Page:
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Subject: Re: [boost] [Boost-interest] C++ library for runtime-concepts (type-erasure)
From: Matus Chochlik (chochlik_at_[hidden])
Date: 2011-02-15 04:40:37

On Mon, Feb 14, 2011 at 7:36 PM, Germán Diago <germandiago_at_[hidden]> wrote:
>> If you do not mind C++0x dependency and verbose macros, Boost.Mirror does
>> this very well.  Older versions of Boost.Mirror do not require C++0x and the
>> developers of Boost.Mirror are also creating a tool that will auto-generate
>> the required macros.  My feeling is that if your code requires that much
>> reflection and you are willing to use a pre-processor then chances are your
>> compile times and binary sizes will become huge.  If you are using a
>> pre-processor then you might as well generate code directly rather than
>> using templates and should probably be using a different language.
> I looked at Boost.Mirror some time ago, but I think that, for my own goals,
> that is a too heavyweight dependency.

This certainly may seem so from the point of view of your library.
But if you look at the bigger picture then you'll see that it will be
many times used in applications using other utilities and libraries,
some of which could also employ reflection, and then having a single
reflection facility that can provide meta-data for all of them is a great
advantage. The slight overhead of the compile-time part of Mirror
compared to what you are proposing is IMO worth it. The reusability
of meta-data provided by Mirror is one of its strong suits, if I may
say so :)

>> A simple version of run-time reflection, useful for serialization:
>>    It is funny you mention this, I am actively working on adding
>> serialization features to Boost.IDL with the goal of providing more control
>> over the 'Archive' format than Boost.Serialization.  Specifically, I want to
>> support JSON / Protocol Buffer serialization approach to support
>> forward/backward compatibility.
> I think that Boost.serialization library is a good library, but if it
> were written nowadays,
> it would be done in another way. I think that the correct way when
> c++0x is implemented
>  with some trait that identifies the members that you want to serialize, and,
> after that, return an in-memory object, like a string. Having the
> information provided
> by those members, you could implement generic
> and custom serializations: binary, json, and whatever, without having
> to code a special-purpose
> format for your specific library. This way we can make libraries useful
> to more people.

This is what the visitors in the old (non C++0x) version of Mirror were doing.
In the new version this will be implemented by special manipulator classes
that will be generated by a mechanism similar to the factory generator
that already is in Mirror.

This way you will be able to do not only serialization/marshaling-like
things but you'll be able to generate a (reusable) GUI for the inspection
or even manipulation of existing instances of every 'reflectible' type.

>>> I tried (but it's incomplete) a new reflection approach, and I think
>>> that with c++0x will be possible. The goal for this reflection library
>>> was
>>> serialization, so it wasn't a general reflection framework, but it was
>>> good enough to serialize objects.
>>> My approach was to use a tuple that described every c++ member that a
>>> class had. It looked something like this:

If you need just this I think you can use Boost.Fusion. But, the above
still applies. It focuses on a single task what makes the meta-data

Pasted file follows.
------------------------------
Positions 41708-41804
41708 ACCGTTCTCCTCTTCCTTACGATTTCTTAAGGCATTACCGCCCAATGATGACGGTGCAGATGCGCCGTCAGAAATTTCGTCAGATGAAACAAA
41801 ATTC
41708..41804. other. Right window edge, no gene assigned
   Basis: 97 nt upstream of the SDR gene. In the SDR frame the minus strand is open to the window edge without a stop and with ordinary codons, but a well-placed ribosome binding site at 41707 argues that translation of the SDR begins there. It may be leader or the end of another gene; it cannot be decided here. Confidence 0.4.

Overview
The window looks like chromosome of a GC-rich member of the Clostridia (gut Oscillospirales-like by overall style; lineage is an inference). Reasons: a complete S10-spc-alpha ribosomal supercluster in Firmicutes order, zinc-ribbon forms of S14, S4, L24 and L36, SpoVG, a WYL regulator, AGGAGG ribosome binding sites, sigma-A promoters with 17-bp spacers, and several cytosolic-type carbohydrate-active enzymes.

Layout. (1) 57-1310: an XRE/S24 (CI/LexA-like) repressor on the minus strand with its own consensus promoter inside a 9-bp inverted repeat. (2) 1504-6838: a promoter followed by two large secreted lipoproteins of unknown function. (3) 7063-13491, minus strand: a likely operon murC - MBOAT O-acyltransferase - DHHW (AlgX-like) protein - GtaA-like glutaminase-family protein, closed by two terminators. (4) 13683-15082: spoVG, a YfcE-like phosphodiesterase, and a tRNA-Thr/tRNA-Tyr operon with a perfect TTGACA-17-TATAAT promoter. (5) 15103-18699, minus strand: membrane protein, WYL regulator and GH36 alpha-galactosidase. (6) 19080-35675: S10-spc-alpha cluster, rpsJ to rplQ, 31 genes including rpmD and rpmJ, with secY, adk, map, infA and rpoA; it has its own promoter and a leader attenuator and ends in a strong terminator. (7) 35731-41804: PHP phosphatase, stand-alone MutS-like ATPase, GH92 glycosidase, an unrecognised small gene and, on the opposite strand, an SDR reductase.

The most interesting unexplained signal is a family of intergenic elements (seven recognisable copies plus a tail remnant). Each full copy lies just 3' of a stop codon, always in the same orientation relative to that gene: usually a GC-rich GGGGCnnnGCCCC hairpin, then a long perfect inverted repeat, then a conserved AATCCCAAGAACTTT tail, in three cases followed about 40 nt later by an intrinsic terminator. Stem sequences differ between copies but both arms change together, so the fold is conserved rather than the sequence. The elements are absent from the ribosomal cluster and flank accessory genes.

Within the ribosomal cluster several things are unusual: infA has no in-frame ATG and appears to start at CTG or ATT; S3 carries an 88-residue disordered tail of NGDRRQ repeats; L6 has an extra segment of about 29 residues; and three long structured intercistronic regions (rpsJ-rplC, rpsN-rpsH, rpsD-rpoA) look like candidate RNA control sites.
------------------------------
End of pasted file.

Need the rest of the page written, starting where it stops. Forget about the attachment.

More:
unusable for some other purposes.

>>> class MyClass {
>>> typedef MyClass this_class;
>>> std::string val_;
>>> float f_;
>>> public:
>>> typedef std::tuple<MEM_VARS2(val_, f_)> serializable_members_t;
>>> };
>> The trouble is that even though we have compile time access to all of the
>> member pointers, we have lost the 'name'.  With some fancy magic to generate
>> a const char* with external linkage one might be able to get the name into
>> the template parameter as non-type template parameter.
> With constexpr + user-defined literals, I think this can be done:
> template <char...C>
> struct Var_Name {
>     //expand here C...
> };
> And with user-defined literals:
> constexpr template <char... C> Var_Name<C...> operator _var();
> now:
> //We didn't loose the name!!!! Good c++0x...
> typedef tuple<Var_Name<"name"_var>...

I've tried to use compile-time strings with Mirror twice, the first time
with MPL and the second time with C++0x variadic templates,
and the result was an increase in both compile-times and executable
size (somewhere between 3 to 7 percent depending on the usage).
Unless you really, really need to use a compile time string, consider
using a simple literal.

> This should be valid c++0x.
>> Even if you achieved complete static reflection with the above method, it
>> would still not enable you to 'build' types with arbitrary member variables
>> and methods.   Perhaps using boost::fusion fused parameters you could
>> simplify the number of permutations enough that it may be possible to
>> generate a 'class' that given a method signature template parameter
>> implements 'name' in terms of that signature.
> I think that's not possible in c++, but I'll try to investigate once I
> have some time.

> - Enable 'building' types with arbitrary member variables. -> This one
> is pretty difficult.

I'm not sure if I understand correctly what you mean but if
you are referring to transforming something like this...

struct some_type
  T1 m1;
  T2 m2;
  Tn mn;


struct some_other_type
  transformed<meta_data<T1, m1> >::type m1;
  transformed<meta_data<T2, m2> >::type m2;
  transformed<meta_data<Tn, mn> >::type mn;

then it will be doable with Mirror (it actually already is
in the old version and partially also in the new one
but still undocumented).



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